Holy Week 1 : Jesus the Servant God
Bishop John Taylor was one of the twentieth century’s leading Anglican missionary statesmen, General Secretary of the Church Missionary Society at a crucial stage in its development and later Bishop of Windsor. He wrote several books which are the staple diet of theological students including “The Christ-Like God”.
The central thesis of “The Christ-like God” is that if we want to know what God is like, we look at Jesus, the visible expression of the being of God. The provocation in the title is that we tend to think of it the other war around: Jesus is a bit like God, not the more challenging statement “God is like Christ”.
The purpose of incarnation is revelation. The point of Christ is to show us the Father, not just point us the way to the Father. He who has seen me has seen the Father. John Taylor begins by pointing out how few religious people – or non-religious people – even stop and think about God, but tend to live with an unconscious, unquestioned stereotype. So, what is your idea of God? Where do we acquire our idea of God?
For some it is from “authority”: the tradition of the church tells you what God is like, God is someone over there (or up there), He is like this, and this is what you should do in response.
For others is comes from thinking, from “reason” – academic sources tells you what God is like, using philosophical language to try and define God. This is usually not God, but the idea of God, and the power of logic, but for some it is important.
But for many is is what Taylor refers to as “hearsay”: we don’t really have an idea of God, we just have something from other people tell you. Our perception is often second hand, the God we ought to know but don’t really.
Our idea of God usually prompts loyalty and devotion, and maybe comfort in a changing world, so we don’t like our idea of God to change. However, that changeless and fixed God-picture is more like an idol than a living relationship. Nor do we take too kindly to other people’s view of God; when we encounter other pictures of God we sense conflict with our own image, and so we get cross, or anxious, or highly defensive. Perhaps we need to defend not just our view of God, but God himself, and ourselves with it.
Too few of us regularly stop and think about God – the thought of God may often be in our minds, but we so not stop long enough or with enough stillness to dwell on it or explore it. Consequently, for too many of us, the view of God today is the same as it always was – it has not grown, it has not changed.
The Christ-like God simply says that the person of Jesus tells you what God is like.
The idea I want to place briefly before you tonight is that we a picture of God before us tonight. Tomorrow (Good Friday) we need to wrestle with the Crucified God, to use the title of Jurgen Moltmans’ seminal title of the 1970s. The God who dies, who embraces humanity’s final enemy, or has it afflicted on him. On Saturday we contemplate what it means for God to endure Hades or Sheol, for Christ the Son to be separate from God the father and Spirit, and what that means for us.
But on Maundy Thursday, we contemplate the Servant God. the one who comes to earth in the form of vulnerability as a baby and grows in stature and spirit to demonstrate God to all who saw and heard him. That same man, that same God in human form donning a loincloth, and a bowl of water and doing the unthinkable and degrading. God stoops and after all objections, deigns to do the job a slave or a household servant.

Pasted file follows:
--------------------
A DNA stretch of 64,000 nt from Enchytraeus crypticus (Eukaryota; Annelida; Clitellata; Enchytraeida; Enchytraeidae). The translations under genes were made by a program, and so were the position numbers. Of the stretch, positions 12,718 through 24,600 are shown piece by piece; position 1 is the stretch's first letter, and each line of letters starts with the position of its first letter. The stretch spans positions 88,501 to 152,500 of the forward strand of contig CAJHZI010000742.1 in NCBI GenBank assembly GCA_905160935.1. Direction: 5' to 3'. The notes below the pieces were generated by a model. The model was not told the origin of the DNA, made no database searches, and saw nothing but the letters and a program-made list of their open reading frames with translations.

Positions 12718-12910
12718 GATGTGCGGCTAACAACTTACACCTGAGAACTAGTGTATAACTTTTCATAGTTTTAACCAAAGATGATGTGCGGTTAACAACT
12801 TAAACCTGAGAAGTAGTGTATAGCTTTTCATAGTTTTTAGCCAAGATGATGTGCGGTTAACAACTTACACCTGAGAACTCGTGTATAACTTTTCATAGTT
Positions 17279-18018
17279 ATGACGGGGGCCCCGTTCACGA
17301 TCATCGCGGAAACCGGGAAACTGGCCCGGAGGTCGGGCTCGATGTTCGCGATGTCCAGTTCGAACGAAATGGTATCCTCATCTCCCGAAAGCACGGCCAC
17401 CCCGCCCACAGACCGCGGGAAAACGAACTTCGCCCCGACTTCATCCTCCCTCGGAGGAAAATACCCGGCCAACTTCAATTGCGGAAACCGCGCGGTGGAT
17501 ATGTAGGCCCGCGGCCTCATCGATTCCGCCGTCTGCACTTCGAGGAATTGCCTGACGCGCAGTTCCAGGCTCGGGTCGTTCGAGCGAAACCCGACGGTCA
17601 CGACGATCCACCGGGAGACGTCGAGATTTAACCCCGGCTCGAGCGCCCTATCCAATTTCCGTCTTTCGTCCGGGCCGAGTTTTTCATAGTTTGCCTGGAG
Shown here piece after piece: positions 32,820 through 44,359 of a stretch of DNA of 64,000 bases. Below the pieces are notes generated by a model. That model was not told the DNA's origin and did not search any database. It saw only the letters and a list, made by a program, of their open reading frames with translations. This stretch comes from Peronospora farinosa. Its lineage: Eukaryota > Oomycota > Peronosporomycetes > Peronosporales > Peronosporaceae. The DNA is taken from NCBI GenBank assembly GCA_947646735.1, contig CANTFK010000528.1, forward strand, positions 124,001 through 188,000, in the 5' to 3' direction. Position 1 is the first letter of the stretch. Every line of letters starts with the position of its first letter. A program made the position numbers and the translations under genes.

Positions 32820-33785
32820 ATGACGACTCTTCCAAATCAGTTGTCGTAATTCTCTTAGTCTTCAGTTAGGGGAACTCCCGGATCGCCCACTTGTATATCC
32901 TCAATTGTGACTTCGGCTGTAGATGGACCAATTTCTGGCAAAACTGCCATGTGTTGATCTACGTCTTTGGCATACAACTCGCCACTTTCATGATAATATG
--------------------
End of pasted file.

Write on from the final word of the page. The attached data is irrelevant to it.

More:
And not a pretty job either. Judean roads, as you know, were dirty and dusty. The climate is hot and humid. And footwear basic and ill fitting. It is reasonable to surmise that human feet were not the pinnacle of physical beauty – hardened, bruised, blistered perhaps, certainly dirty and sweaty and unpleasant. For all these obvious reasons this job was definitely the task of the lowly. To be made to do it bordered on humiliation.
To embrace the task, and then insist upon it, is part of the Christ-like God revelation. Why did Jesus do it? It was because he reflected the heart of God, who loves his people and always seeks to serve them, bless them, hold them and make them thrive. God is not above washing feet, indeed to be God he insists on washing feet. Washing feet is in the nature of God.
The Son of Man came not to be served, but to serve, and offer his life as a ransom for many. Washing feet what something you did to honour your invited guest before the meal; Jesus washed his disciples’ feet, set aside their reluctance and shock, and then inaugurated the Lord’s Supper, the meal to which they, and we, are invited.
Perhaps Jesus wanted to almost shock them into seeing what God is really like, instead of accepting their hearsay God, second hand from other people. Jesus in washing the disciples’ feet reveals the nature of God that we have put to one side in favour of the bearded holy father-figure who judges the world. Jesus then moves on to the New Commandment: to love another.
God the Father, cease your striving, your wrestling with dogma and religion, and simply look upon my Son who washes your feet now, and understand – that is what God is like. We as Christians do not follow a good man who was in some ways similar to God. We worship a God who is like Christ, perfectly revealed in him.
Your life is an offering of worship to God. That is what you are for. But true worship is not just to be found at this altar – it found at the altar of the feet of all those around us.